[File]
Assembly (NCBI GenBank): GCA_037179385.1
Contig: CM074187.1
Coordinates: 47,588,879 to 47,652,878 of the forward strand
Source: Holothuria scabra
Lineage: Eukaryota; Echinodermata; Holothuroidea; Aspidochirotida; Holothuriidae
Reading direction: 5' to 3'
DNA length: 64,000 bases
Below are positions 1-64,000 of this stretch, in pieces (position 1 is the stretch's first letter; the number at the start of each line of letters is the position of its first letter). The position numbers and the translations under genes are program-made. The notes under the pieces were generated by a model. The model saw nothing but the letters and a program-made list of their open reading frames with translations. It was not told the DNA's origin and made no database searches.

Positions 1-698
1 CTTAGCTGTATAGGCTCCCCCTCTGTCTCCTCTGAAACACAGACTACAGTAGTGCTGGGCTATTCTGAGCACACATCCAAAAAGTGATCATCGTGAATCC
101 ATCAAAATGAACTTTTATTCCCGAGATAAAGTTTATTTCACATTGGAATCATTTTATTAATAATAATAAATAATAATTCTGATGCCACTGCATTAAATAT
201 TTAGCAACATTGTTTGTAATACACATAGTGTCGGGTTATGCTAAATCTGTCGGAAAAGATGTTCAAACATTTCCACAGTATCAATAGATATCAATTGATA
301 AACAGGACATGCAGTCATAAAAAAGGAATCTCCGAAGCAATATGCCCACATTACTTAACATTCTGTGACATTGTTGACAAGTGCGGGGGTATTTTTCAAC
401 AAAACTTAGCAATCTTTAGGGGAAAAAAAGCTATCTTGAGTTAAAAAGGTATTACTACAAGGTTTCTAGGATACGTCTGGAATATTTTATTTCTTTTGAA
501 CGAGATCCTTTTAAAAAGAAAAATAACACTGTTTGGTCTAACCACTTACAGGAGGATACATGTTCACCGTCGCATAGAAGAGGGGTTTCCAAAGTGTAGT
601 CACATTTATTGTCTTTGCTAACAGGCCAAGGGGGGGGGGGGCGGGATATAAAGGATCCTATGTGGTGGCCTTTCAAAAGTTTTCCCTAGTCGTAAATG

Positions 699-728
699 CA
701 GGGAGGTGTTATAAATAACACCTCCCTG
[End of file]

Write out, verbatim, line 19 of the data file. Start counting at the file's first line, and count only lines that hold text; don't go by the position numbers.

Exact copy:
701 GGGAGGTGTTATAAATAACACCTCCCTG